For the uninitiated, the term “dogfood testing” refers to the final stage of internal testing of a product before its public release. The comment on the Fuchsia Gerrit suggests that the most recent milestone release of the platform — Fuchsia version 6 or “f6″— is causing some issues on the Nest Hub Max. But those issues should be quickly resolved and the device could soon receive an update that will replace its underlying operating system. We will keep you posted.
Following in the footsteps of the first-generation Nest Hub (formerly known as Google Home Hub), it appears that the Nest Hub Max will soon be upgraded to Fuchsia OS. Internally, Google has begun testing the new operating system on a larger smart display. The gadget is now running the Cast OS, which is based on Linux. The first-generation Nest Hub also came with Cast OS until it was updated to Fuchsia OS early this year. A recent post on the Fuchsia Gerrit, first seen by 9to5Google, suggests that Google has begun dogfood testing the operating system on “Sherlock,” the codename for the Nest Hub Max. Separately, the corporation acknowledged to the publication that the test is in progress.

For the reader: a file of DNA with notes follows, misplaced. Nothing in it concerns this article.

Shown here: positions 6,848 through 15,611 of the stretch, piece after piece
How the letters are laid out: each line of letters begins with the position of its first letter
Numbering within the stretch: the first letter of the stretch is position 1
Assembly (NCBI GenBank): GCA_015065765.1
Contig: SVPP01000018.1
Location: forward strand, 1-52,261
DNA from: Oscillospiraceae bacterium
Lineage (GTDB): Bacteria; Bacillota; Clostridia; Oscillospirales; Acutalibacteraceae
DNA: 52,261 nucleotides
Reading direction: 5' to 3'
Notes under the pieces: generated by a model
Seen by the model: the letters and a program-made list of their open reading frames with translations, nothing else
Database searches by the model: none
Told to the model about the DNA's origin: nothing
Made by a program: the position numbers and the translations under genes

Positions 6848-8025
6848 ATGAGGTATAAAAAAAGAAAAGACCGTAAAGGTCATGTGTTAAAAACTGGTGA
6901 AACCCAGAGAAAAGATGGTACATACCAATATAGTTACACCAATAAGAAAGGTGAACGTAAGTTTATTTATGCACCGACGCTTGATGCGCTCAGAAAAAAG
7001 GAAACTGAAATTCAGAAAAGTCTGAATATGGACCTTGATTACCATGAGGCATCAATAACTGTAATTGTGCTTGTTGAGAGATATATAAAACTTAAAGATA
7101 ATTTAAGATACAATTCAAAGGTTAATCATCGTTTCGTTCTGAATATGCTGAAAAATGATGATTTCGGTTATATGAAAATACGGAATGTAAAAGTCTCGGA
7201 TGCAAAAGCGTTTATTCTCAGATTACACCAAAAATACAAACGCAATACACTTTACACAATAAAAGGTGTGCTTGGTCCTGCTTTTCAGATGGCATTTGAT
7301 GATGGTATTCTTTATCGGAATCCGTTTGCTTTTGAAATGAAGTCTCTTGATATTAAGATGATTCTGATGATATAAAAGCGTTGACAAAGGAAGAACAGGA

Note that this update will essentially only change the underlying operating system of the device. There’s no noticeable change for users. Many users won’t even notice that their Nest Hub Max is running a different OS than it originally shipped with. There’s no sign of any device running Fuchsia OS out of the box yet though. Perhaps there’s still much work left to do. Recent reports suggest Samsung is helping Google with the development of the new operating system. The Korean giant reportedly plans to switch from Android to Fuchsia for its smartphones in the future.
Google‘s Fuchsia OS has gained steam this year. Well, the development has been ongoing for the past several years but the new operating system is now starting to make its way into consumer devices. The first-gen Nest Hub received the update earlier this year and the Nest Hub Max is now preparing to join the party too. Like the former, the update for the latter could also first arrive for users in the Preview Program in the Google Home app. A wider rollout should follow a few weeks later.
But that “future” could still be years away, if at all. Samsung has already made one failed effort at moving away from Android. It launched four Tizen-powered smartphones between 2015 and 2017 before shutting the Tizen shop for smartphones and, this year, smartwatches. Time will tell whether Fuchsia OS can one day indeed replace Android on Samsung smartphones.